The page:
The Associated Press sued the State Department Wednesday morning in an effort to force the department to respond to outstanding requests for information about former Secretary of State Hillary Clinton’s time in office, including emails, calendars and correspondence with top aides.
The lawsuit comes just a day after Clinton defended her use of a private email account — and home email server — while in office, saying that it was more convenient than using a government address.
Clinton’s explanation has done little to quell the growing controversy about her emailing habits, particularly after she said yesterday that she had deleted more than 30,000 emails from her account because they were about private matters.
At the White House Wednesday afternoon, Press Secretary Josh Earnest was bombarded with questions about the former Secretary of State’s email account, most of which he deflected to the State Department.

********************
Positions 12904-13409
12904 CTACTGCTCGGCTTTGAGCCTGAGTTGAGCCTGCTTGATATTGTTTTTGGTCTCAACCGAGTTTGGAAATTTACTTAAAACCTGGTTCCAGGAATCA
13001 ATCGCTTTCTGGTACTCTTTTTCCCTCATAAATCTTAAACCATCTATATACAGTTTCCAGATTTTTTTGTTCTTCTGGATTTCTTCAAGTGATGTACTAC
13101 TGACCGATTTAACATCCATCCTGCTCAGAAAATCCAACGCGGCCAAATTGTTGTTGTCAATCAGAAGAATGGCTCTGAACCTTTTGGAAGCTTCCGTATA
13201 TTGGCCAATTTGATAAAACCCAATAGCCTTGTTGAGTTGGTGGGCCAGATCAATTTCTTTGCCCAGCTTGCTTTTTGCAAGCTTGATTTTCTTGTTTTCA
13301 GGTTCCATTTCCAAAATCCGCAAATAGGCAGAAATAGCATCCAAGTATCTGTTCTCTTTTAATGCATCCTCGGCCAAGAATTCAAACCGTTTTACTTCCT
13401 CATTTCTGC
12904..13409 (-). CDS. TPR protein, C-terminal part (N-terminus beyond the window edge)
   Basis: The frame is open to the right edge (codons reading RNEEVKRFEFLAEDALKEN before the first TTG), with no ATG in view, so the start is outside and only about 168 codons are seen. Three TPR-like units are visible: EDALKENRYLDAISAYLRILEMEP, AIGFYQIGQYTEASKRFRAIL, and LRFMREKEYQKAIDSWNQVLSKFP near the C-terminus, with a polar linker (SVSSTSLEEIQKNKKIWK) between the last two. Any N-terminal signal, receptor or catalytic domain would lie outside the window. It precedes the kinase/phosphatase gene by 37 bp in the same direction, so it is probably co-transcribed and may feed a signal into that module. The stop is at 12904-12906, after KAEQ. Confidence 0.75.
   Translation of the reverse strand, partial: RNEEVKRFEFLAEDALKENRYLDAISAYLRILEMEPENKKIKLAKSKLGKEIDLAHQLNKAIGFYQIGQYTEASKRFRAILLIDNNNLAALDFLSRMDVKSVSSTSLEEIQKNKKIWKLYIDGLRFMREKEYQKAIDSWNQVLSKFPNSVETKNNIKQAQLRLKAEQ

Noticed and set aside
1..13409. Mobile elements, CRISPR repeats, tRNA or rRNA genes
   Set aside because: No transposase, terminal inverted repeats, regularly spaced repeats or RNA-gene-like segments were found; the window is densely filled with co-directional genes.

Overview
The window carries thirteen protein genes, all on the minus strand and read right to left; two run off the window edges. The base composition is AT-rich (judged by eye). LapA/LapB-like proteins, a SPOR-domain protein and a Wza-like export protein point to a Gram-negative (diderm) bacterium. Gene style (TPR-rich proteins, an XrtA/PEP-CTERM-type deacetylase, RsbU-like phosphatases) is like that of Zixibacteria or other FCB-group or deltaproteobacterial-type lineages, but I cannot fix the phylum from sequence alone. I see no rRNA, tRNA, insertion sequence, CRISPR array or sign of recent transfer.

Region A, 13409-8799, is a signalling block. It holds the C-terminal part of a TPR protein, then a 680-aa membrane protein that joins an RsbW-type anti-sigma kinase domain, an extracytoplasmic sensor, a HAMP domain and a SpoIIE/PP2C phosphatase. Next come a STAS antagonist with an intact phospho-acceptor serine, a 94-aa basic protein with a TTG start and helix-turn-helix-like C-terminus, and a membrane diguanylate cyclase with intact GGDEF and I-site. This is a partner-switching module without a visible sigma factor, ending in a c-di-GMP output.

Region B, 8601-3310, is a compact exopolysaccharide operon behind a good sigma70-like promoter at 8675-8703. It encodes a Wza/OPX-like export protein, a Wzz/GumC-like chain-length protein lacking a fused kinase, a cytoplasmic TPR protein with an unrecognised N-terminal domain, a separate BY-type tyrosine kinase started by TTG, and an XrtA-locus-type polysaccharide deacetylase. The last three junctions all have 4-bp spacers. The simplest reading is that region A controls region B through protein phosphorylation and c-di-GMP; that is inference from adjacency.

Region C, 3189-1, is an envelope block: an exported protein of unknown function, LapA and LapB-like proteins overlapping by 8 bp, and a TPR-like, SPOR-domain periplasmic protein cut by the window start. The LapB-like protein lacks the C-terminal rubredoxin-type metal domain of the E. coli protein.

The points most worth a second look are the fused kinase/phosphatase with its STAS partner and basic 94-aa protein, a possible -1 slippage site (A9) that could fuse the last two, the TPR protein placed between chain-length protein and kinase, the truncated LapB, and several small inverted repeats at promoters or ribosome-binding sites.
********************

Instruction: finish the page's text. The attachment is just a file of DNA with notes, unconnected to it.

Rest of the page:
The AP lawsuit joins a small but growing list of legal challenges — mostly from conservative groups — facing State Department lawyers over the release of Clinton’s emails and other records. More are expected to be filed in the coming days, even though State Department officials announced yesterday they are reviewing the 55,000 pages of Clinton emails for release.
That process could take several months, however, and the AP suit is an effort, in part, to speed up that process.
Last week, the conservative watchdog group Judicial Watch also sued the State Department for access to some of Clinton’s emails, which related to communications between Clinton, her aide Huma Abedin and the wife of former Egyptian president Mohammad Morsi. The group began asking for the information last August but says in its lawsuit that the State Department still hasn’t responded.
Another conservative group, Citizens United, filed a lawsuit last December after the State Department failed to produce documents related to Clinton’s travel records while serving as the nation’s top diplomat.
This article originally appeared on Recode.net.